Gaming execs: Join 180 select leaders
from King, Glu, Rovio, Unity, Facebook, and more to plan your path to global domination in 2015. GamesBeat Summit
is invite-only -- apply here
. Ticket prices increase
on April 3rd!
Jon Radoff feels lucky. He’s the chief executive of chief Boston-based Disruptor Beam, the game studio that negotiated to get the game license for Game of Thrones before it took off as an acclaimed series on HBO. His team toiled on their social game based on the title and finally debuted their Game of Thrones: Ascent on Facebook in February. By that time, Game of Thrones and the “A Song of Ice and Fire” book series were enormous hits. Now the social game has taken off as well, and Radoff is running with it.
Like the rest of George R. R. Martin’s creations, the Game of Thrones: Ascent game is heavy on narrative story, dark themes, complex characters, political intrigue, and choices that matter. You won’t find players clicking all of the time or engaged in fast-action fights. You’ll find them talking and plotting. All 2 million of them.
We caught up with Radoff at the recent Casual Connect game conference in San Francisco. Here’s an edited transcript of our talk.
Above: A shot from Game of Thrones: Ascent
Image Credit: Disruptor Beam
GamesBeat: How did you get the rights to make a game based on Game of Thrones?
Jon Radoff: I got into the business to do things a different way. My view has always been that the cost of customer acquisition was just going to go up and up, to a point where it wasn’t sustainable. I think most companies are past that point. Our view of the market was to focus on worlds that people love to be in already and build games for that.
We’re trying to do a lot of what BioWare did in the triple-A game market. We have a similar focus on licensed intellectual property as the basis for worlds people want to be in, but we also have the real focus on narrative structure and story. In our games, we have a lot of dialogue – more than half a million words in our game. That’s a couple of pretty big novels’ worth of text. People interact with characters and make decisions and modify their alignments. They define who they are in the world through the course of making these choices. That’s something that social and mobile publishers hadn’t really tried before we did this.
So far, that bet has paid off for us in a couple of ways. We got a bit lucky with Game of Thrones. We did the license before the show became popular. As a consequence, our cost per install (CPI) is almost nothing. That’s not to say that we don’t incur other costs later in the form of royalties and whatnot, but it’s a much more sustainable funnel. Everyone’s interests are aligned along the funnel, which you don’t have with the advertising-driven version of customer acquisition.
The story stuff has worked very well. We’re not a game for everyone. It’s not a “clicker.” You have to think about what you’re doing. You have to put yourself in the mindset of who you are within the world. To some extent, it’s a more hardcore game or midcore game, or whatever people want to call these things. For people that like Game of Thrones – who enjoy the show or read the books and want to get into that world – we’re giving them an interesting way to engage with that.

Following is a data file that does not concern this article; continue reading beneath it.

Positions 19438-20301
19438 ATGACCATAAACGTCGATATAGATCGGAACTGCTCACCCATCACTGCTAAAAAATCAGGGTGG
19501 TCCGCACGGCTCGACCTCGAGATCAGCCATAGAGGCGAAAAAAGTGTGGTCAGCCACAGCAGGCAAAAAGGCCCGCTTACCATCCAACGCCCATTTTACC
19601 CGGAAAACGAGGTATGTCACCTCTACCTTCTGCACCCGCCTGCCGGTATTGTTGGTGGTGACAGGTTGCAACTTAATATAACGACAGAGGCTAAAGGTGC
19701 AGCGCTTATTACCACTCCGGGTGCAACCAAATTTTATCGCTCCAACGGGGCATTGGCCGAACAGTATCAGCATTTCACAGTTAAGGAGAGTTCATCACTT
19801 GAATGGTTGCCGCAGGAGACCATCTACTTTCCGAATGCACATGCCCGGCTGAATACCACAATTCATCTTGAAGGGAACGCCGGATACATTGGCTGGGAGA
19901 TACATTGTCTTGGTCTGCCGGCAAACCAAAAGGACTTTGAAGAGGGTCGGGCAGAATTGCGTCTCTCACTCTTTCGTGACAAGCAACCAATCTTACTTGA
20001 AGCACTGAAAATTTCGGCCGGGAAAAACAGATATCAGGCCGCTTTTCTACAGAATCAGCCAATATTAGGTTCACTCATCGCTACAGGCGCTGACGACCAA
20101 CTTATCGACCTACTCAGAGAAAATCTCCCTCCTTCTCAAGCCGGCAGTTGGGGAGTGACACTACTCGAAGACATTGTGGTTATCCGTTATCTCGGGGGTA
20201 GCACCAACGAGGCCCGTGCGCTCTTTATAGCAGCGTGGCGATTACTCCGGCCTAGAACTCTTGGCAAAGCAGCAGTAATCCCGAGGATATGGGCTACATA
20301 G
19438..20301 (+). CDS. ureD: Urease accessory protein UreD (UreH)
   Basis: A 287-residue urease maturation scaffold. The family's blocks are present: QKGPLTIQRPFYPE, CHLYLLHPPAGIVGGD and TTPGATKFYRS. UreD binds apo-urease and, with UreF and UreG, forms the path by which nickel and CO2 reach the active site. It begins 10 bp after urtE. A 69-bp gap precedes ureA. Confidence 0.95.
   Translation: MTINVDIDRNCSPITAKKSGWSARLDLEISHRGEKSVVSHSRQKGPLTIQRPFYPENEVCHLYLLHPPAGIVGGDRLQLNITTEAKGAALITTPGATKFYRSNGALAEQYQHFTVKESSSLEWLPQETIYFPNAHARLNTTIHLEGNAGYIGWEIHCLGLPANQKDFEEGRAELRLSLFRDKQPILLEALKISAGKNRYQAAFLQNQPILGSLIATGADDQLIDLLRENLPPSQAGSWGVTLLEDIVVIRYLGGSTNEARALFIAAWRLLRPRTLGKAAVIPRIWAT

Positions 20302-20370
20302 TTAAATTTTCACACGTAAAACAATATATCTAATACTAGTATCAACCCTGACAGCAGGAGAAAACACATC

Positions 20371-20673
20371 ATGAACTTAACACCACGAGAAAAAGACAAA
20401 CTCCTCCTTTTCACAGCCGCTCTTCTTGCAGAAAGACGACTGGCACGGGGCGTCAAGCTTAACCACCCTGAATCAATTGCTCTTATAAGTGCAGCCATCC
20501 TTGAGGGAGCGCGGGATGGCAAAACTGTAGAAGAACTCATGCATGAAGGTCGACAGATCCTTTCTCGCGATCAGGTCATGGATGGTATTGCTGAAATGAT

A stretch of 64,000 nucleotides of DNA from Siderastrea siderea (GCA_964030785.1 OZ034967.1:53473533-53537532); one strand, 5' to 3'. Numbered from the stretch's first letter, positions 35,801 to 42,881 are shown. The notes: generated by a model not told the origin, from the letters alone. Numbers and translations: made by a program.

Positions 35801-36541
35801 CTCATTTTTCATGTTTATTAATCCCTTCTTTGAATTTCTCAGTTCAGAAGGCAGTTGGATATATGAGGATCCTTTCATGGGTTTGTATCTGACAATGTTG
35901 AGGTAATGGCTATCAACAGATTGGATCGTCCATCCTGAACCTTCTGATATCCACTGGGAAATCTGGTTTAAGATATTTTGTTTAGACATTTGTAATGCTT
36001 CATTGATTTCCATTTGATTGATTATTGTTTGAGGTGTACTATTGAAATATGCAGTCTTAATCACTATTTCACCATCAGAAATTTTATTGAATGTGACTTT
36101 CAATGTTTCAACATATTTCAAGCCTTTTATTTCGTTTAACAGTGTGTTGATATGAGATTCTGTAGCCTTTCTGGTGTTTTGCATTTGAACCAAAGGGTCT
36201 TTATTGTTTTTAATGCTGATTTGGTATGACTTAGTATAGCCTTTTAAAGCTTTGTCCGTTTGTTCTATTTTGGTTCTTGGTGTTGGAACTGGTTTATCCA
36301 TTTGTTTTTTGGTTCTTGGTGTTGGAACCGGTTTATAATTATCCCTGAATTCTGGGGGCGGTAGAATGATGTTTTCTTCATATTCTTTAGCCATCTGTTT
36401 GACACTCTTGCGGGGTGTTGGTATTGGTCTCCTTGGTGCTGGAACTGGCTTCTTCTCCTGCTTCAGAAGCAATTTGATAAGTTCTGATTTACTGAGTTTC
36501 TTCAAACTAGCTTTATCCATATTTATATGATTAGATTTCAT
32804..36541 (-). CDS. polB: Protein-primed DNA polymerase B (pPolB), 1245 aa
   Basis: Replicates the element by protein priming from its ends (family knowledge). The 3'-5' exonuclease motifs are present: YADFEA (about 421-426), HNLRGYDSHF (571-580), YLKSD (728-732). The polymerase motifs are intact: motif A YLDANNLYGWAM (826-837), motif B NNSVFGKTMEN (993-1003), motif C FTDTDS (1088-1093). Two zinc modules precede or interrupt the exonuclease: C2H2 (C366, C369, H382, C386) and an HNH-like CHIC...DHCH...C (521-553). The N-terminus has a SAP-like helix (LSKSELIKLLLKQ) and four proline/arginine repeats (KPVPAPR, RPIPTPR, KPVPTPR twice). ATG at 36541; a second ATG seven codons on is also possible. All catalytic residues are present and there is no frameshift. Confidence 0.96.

GamesBeat: How long did it take you to make it? What was the start time, around when you first got the license?
Radoff: The design took about six months, and we were in production for about a year. The game launched in February.
GamesBeat: That’s a longer development process than most startups would be able or willing to do. What drew it out so much? Did you have to iterate a lot?
Radoff: We did a lot of iteration, because we were trying things nobody had done before, particularly with the dialogue and narrative. Trying to figure out the right balance and how to present that to players was hard. We made at least three big overhauls of the whole user interface around that experience. We were in closed beta for five months or so.
GamesBeat: But you were getting feedback that whole time, right?
Radoff: We were. It’s funny. On the one hand, there was a sense of despair. Every publisher we went to said this was a game that would never work because of the dialogue and that type of content.
Above: Game of Thrones: Ascent in action.
Image Credit: Disruptor Beam
GamesBeat: Even with the Game of Thrones license?
Radoff: Yeah. They’d just tell us to build Clash of Clans or something like that.
GamesBeat: It’s a web-based game. Is there a mobile version in the works?
Radoff: There is. We’re working on tablet versions right now for Android and iPad. We don’t have a date yet, but pretty soon – by this fall sometime.
GamesBeat: Did you see a big bump when Season 3 started?
Radoff: Yeah. Going back to the narrative, because it ties into that, a unique thing we’re doing with the game is tying the narrative and the content to episodes. When an episode comes out from HBO, within the next day there are new items, quests, content, and characters – a bundle of content directly related to the show you just watched. When the the Red Wedding happened, the next day you could take it out on some Lannisters and buy items and stuff that you saw within the show. We saw a big bump around the Red Wedding.
Somewhat surprisingly, we just continue to see more and more traffic over time in the game. Our original idea was that it would maybe die down when the season was done, but what we’ve found is that Game of Thrones is a very weird and wonderful thing. People are hungry for it all the time. Now that the season is over, they want to be in the game even more, because it’s a new outlet for them to be part of that world.